Fort Union on the Santa Fe Trail in New Mexico Also Had a Role in the Civil War

In 1851, the U.S. Army constructed a fort along the Santa Fe Trail in northeastern New Mexico territory. Fort Union, as it was called, was one of the more important such installations in the southwest, providing security along the trail as well as being a large supply depot for other forts in the region. For the first 10 years of its existence, the army carried out cavalry missions from Fort Union against Native American tribes as more American settlers and commerce traveled into and through the territory on the Santa Fe Trail.

That all changed after the Civil War began in 1861. The Confederacy, and in particular, Confederates in Texas began to take an interest in New Mexico territory, with some troops marching into southern New Mexico in the summer of 1861. At the time, Fort Union was essentially a village without fortifications and would be vulnerable to an attack by a large force, especially one that had artillery. Construction of a second fort began in August. This second Fort Union was about a mile east of the original fort, in a more defensible position on flat ground away from some bluffs. The fort was a star shaped earthen and timber fortification complete with bombproof shelters designed to withstand an attack from a sizable enemy force equipped with artillery. It was often referred to as the Star Fort due to its shape.

Second Fort Union, or Star Fort.

While the Federals were fortifying their position at Fort Union, Henry H. Sibley, a former U.S. Army officer who had served at Fort Union before resigning in June of 1861 to join the Confederate Army, was lobbying the Confederate government for a military operation to take New Mexico, and the rest of the southwest. Sibley’s ambitious plan was to organize and march an army into New Mexico from Texas with the goal of capturing New Mexico, and then continuing on to take the gold mines of Colorado before heading west to southern California and the Pacific Ocean. In order to supply this army, the plan relied on the capture of supplies in U.S. government and military installations; one of those with the greatest importance was Fort Union and its associated vast amount of supplies.

Map of Forts of the Southwestern U.S. Territories in 1861

Sibley, who was awarded a brigadier general’s commission, was given the go ahead to proceed with his plan and spent the summer and fall organizing his army at his base in San Antonio, Texas. Sibley marched late in the year, and in December his army began to enter New Mexico along the Rio Grande River at El Paso, Texas.

Sibley’s army defeated Union forces at the Battle of Valverde near Fort Craig in the Rio Grande valley in February 1862, but did not capture that well defended fort and its supplies. Marching north, the Confederates captured Albuquerque and Santa Fe in March, and then proceeded to the northeast for the purpose of capturing Fort Union and its vital supplies. Fort Union’s garrison consisted of some 800 U.S. Regulars and New Mexico and Colorado volunteers. They were reinforced on March 9th by the 1st Colorado Infantry under the command of Colonel John P. Slough. Slough took over command of Fort Union from Colonel Gabriel Paul on the basis of seniority, despite the fact that Paul was an over 20 year veteran of the Regular Army.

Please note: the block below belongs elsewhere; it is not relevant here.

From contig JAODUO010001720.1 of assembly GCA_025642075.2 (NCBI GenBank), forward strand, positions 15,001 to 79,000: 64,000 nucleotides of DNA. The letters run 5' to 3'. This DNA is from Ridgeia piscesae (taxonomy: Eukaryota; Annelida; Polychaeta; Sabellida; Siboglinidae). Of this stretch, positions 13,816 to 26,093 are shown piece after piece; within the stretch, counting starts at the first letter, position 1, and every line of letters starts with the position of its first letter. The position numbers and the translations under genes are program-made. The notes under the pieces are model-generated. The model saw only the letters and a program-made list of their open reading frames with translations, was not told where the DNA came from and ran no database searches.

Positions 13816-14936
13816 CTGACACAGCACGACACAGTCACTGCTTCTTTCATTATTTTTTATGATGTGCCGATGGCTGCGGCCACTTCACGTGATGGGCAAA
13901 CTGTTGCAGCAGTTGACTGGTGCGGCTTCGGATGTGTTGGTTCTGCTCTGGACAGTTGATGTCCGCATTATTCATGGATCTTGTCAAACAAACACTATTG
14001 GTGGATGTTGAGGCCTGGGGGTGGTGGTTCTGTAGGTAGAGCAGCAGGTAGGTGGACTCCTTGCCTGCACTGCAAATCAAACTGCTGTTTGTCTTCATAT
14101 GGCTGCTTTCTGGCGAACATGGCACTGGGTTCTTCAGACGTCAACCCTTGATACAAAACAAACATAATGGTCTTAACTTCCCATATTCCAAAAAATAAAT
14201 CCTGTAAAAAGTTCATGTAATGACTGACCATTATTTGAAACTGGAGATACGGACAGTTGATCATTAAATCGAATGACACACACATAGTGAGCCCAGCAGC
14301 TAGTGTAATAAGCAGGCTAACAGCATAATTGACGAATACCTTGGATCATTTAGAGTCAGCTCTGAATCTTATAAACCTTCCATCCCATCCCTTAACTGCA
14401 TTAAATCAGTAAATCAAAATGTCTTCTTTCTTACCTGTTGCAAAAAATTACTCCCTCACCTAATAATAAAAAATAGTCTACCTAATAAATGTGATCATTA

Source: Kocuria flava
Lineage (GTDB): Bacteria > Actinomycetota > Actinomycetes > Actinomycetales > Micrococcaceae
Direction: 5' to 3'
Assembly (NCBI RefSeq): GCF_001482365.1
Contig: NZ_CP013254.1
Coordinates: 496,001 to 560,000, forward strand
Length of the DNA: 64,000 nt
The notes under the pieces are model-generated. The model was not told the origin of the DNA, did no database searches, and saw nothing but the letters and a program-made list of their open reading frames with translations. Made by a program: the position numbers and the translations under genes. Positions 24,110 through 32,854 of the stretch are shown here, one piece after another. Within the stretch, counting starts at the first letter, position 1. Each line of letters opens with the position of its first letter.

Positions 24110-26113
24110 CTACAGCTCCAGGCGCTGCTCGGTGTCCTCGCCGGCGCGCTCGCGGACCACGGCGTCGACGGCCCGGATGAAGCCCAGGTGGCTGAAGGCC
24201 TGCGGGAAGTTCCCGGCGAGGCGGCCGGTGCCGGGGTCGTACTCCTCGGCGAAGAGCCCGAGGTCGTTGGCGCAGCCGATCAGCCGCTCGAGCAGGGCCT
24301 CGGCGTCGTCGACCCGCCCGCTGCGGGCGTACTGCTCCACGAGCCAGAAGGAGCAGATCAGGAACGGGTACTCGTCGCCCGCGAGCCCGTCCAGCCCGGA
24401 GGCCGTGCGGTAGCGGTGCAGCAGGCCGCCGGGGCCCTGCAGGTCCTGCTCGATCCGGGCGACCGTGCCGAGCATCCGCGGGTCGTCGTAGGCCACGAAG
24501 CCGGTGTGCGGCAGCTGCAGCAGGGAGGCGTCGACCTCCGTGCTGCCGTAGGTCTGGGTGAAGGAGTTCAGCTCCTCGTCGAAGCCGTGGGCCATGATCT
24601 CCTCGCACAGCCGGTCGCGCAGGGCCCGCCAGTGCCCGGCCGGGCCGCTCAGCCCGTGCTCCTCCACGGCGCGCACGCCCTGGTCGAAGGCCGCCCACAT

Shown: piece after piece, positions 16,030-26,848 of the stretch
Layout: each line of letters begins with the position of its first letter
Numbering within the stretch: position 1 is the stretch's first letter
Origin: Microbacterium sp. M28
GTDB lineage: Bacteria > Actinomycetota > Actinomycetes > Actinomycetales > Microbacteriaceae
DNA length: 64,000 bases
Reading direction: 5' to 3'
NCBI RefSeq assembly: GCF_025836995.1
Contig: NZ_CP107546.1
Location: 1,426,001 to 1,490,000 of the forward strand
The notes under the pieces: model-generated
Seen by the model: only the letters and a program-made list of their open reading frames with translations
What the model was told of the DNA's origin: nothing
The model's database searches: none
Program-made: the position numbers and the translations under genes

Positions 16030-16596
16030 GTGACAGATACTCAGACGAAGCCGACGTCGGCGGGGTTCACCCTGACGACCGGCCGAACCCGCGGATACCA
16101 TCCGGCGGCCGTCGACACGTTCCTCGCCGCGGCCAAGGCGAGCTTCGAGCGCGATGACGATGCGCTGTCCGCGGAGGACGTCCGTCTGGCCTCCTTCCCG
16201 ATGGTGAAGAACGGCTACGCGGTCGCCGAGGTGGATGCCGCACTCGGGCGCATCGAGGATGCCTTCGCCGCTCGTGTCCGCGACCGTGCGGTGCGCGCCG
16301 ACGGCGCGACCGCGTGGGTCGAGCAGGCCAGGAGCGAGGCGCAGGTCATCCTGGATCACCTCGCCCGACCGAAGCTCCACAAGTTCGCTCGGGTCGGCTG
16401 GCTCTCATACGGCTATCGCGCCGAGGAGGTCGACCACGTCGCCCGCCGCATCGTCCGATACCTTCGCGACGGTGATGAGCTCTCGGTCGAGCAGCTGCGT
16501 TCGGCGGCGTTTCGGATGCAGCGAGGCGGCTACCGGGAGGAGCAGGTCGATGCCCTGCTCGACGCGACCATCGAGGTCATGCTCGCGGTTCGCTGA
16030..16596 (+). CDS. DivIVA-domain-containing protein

Slough was not about to wait for the enemy to come to him. Leaving a few hundred men at the fort, Slough took his 1st Colorado and others for a column with a total strength of 1340 and headed west on the Santa Fe trail. The two sides fought a three day battle on March 26th-28th at Glorieta Pass, resulting in a Union victory. The Battle of Glorieta Pass also put an end to offensive operations by the Confederates, who withdrew from New Mexico after their defeat and did not return for the rest of the war.

In August of 1862, construction of a third Fort Union complex next to the Star Fort was approved. The buildings for this version of Fort Union were made of adobe bricks set on stone foundations. This included officers quarters, enlisted men’s barracks, corrals, warehouses, a hospital, and other structures. The fort resumed its role in guarding the Santa Fe trail and as the primary supply depot for other military installations in the southwest. African American soldiers–most notably, the famed Buffalo Soldiers of the 9th U.S. Cavalry–were stationed at and operated from Fort Union after the Civil War.

With the arrival of the railroads in the late 1870s and into the 80s, the Santa Fe trail faded in importance as a transportation route. Operations against Native Americans in the region ended in the 1880s, and Fort Union closed in May of 1891. Over the years, people from nearby towns took parts of the buildings such as windows, etc. for their own use, eventually leaving the abandoned buildings as ruins.

Mechanics Corral Ruins Fort Union National Monument

Visiting Fort Union National Monument

In 1954, the site of Fort Union was preserved with the creation of Fort Union National Monument. The site is located on I-25 about 28 miles northeast of Las Vegas, New Mexico. Take Exit 366 at the town of Watrous to Highway 161, and head north about eight miles on 161. Fort Union is at the end of the road. Along the way, you can see wagon ruts from the Santa Fe trail; they are also visible at Fort Union itself.

Officers Quarters Ruins, Fort Union National Monument

There is a visitor center at the site. Two interpretive trails, a 1.6 mile and a half mile in length, wind around through the remaining adobe structures of the third fort and through the remnants of the Star Fort. There is no public access to the first fort site. There is no admission fee and the site is open every day except New Year’s, Thanksgiving, and Christmas Day.

Remnants of Second Fort Union Earthworks, Fort Union National Monument

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